Although German PhDs follow the format of the Bologna Process, they are very individual in nature; Germany doesn’t see the PhD purely as the third phase in a course of studies, instead it is a separate research achievement.
Types of PhD in Germany
The doctoral degree – based upon independent research towards the submission and examination of a thesis – was a German innovation. This format is still offered at most universities, but some also offer more ‘structured’ programmes:
- The traditional PhD – you will identify a research project and pursue it independently with the guidance of an expert supervisor (Doktorvater / Doktomutter). The candidate chooses the institution where they would like to conduct their research: at a university or non-university organisation, or within a German company.
- Structured doctoral programmes – these are conducted largely in English and are internationally-oriented. You will complete additional training alongside your thesis, sometimes including collaborations and placements with external research institutes.
The academic year in Germany is usually comprised of two semesters, the exact start and end dates will vary depending upon your institution but are typically as follows:
- The Wintersemester (WiSe) – runs from 1 October to 31 March with a two-week break at Christmas and Easter
- The Sommersemester (SoSe) – runs from 1 April to 30 September with a break from July to September
The length of your PhD will depend upon whether you are doing a traditional PhD (typically 4-years) or a structured doctoral programme (typically 3 years).
The German PhD process
The PhD process in Germany depends upon the type of doctorate you are working towards.
In general, both will involve conducting a research project and writing a thesis; however, besides this there are some key differences:
- Traditional PhDs – offer a more independent and flexible PhD with no compulsory attendance, deadlines or curriculum. You will focus on completing your research and writing a thesis.
- Structured doctoral programmes –involve completing compulsory lectures, seminars and interim assessments on research related topics. You will attend transferable skills training in academic/scientific methods and soft skills. You will work individually and collaboratively on wider research projects with the students and team of academics within the programme.
The majority of doctoral candidates complete the traditional doctorate; however, a growing proportion are choosing structured programmes – especially in the natural sciences and mathematics.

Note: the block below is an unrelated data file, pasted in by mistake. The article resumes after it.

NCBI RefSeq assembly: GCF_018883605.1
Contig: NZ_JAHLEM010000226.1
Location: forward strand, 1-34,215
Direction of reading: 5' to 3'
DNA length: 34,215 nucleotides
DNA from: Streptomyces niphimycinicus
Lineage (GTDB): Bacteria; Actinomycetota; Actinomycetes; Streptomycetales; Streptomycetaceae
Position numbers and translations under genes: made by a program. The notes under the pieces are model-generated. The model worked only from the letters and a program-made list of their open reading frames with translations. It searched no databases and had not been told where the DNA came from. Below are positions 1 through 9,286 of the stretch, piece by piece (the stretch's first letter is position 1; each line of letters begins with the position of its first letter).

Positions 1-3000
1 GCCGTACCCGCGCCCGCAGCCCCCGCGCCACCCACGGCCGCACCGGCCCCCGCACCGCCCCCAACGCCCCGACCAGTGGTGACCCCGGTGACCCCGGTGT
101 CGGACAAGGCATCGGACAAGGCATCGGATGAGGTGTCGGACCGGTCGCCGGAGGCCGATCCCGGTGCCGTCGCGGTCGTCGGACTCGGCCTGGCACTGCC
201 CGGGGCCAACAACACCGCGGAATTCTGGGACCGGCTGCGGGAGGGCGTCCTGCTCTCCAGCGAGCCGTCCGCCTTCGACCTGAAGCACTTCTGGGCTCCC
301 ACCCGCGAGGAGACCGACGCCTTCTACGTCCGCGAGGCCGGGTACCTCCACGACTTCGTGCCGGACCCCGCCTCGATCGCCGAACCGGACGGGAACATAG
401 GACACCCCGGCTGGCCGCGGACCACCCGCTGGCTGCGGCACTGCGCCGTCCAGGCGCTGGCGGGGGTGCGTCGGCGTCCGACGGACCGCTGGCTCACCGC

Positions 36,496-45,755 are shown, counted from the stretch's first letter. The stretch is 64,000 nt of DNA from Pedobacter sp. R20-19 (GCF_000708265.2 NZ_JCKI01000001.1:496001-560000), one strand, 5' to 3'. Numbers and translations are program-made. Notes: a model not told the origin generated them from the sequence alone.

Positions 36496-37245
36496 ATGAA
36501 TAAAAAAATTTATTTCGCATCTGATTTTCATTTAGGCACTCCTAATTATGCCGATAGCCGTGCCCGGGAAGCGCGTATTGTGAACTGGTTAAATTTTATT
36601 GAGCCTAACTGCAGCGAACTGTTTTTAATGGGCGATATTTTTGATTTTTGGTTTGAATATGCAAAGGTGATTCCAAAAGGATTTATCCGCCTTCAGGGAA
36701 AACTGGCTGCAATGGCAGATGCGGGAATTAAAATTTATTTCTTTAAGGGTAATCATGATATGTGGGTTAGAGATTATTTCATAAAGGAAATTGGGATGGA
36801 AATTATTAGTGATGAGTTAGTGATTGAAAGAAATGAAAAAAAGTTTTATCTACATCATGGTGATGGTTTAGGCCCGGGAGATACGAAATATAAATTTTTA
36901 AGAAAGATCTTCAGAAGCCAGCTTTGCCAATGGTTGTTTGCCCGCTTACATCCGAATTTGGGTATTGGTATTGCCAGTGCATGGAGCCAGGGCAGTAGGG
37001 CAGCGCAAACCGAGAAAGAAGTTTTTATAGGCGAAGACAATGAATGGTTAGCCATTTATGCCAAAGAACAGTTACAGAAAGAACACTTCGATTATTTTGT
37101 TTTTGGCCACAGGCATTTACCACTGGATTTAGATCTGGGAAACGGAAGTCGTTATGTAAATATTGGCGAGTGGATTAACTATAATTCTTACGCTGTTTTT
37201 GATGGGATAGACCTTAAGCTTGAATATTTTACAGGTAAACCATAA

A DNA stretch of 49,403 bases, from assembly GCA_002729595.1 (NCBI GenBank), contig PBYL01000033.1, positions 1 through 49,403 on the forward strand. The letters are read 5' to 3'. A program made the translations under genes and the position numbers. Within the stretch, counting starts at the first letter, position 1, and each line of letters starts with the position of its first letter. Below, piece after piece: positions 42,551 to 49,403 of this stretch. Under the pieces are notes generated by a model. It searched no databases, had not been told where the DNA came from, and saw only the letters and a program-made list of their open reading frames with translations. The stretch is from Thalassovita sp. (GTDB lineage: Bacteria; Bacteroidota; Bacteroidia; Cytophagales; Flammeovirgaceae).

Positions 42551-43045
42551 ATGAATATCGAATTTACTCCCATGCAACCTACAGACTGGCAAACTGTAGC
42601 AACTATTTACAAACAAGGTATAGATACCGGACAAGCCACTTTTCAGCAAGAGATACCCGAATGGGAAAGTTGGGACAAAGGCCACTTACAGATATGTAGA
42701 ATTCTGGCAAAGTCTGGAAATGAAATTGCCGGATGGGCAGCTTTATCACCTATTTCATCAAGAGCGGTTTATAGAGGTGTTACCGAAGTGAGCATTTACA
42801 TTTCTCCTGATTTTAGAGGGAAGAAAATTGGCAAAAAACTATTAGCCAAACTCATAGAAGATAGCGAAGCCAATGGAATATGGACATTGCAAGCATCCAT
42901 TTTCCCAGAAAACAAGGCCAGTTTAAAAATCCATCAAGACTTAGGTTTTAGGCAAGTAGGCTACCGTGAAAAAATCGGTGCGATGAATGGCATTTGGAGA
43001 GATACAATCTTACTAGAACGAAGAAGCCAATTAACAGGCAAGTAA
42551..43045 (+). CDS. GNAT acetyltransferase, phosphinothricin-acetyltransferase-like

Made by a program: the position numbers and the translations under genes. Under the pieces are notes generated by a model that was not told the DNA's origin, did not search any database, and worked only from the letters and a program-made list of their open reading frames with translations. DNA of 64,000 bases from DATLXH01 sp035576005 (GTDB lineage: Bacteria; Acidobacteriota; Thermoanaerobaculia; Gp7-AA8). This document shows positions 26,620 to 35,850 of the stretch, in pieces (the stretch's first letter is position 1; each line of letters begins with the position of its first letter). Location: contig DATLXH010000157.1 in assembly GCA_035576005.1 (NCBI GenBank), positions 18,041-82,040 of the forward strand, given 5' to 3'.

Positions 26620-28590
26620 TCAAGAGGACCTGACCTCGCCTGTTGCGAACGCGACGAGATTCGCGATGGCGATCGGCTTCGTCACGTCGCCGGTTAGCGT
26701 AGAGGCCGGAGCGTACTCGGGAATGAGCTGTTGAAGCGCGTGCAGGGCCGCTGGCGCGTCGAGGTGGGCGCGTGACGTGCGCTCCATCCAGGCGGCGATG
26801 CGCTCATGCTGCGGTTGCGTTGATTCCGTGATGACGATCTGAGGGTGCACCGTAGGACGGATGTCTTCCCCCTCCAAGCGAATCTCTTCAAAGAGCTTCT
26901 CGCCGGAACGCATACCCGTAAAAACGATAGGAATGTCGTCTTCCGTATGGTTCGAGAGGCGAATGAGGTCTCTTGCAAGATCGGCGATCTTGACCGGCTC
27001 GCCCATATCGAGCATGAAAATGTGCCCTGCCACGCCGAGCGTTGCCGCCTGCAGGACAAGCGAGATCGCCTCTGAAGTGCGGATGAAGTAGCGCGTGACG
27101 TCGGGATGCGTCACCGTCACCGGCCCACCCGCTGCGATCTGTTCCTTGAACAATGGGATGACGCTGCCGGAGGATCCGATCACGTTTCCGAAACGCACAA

The number of supervisors you have will also depend upon the PhD programme you have chosen.
If you are planning to apply for a traditional doctorate you will have to choose one supervisor to conduct your research project under. Although there to guide you, your supervisor will have little input into the content of your project and you will be expected to largely work independently towards your own thesis.
For structured doctoral students there will typically be a team of supervisors who look after all the PhD students within a doctoral programme. This helps to promote interdisciplinary collaborations. These projects involve more support and training from supervisors and other members of your programme.
The relationship with your supervisor will be an important part of the PhD process – wherever you choose to study. Our guides offer advice on choosing a PhD supervisor, how you’ll work with them and what to expect from the experience.
Assessment and examination
Again, the assessment procedure for a German PhD depends on the type of programme you pursue.
Students following a traditional PhD will submit a doctoral thesis and complete an oral presentation and examination of their work (Rigosorum) in front of at least two professors in related fields.
In some cases, the oral examinations are replaced with a defence of your thesis (Disputation). The thesis defence focuses more on the research you have conducted and why you did it, whereas the oral examinations test your wider knowledge in the field.
If you choose a structured programme you will need to complete several compulsory units in order to attain the 180-240 ECTS credits that are typically required for doctoral students. You will be assessed on your knowledge of course content delivered in lectures and seminars. This is similar to an undergraduate degree (but quite a bit more advanced). In addition you will still have to submit a thesis, and complete the oral examinations.
The European Credit Transfer and Accumulation System (ECTS) provides a standard measurement for academic progress and achievement across a range of different national university systems. A PhD is normally worth at least 180 ECTS credits.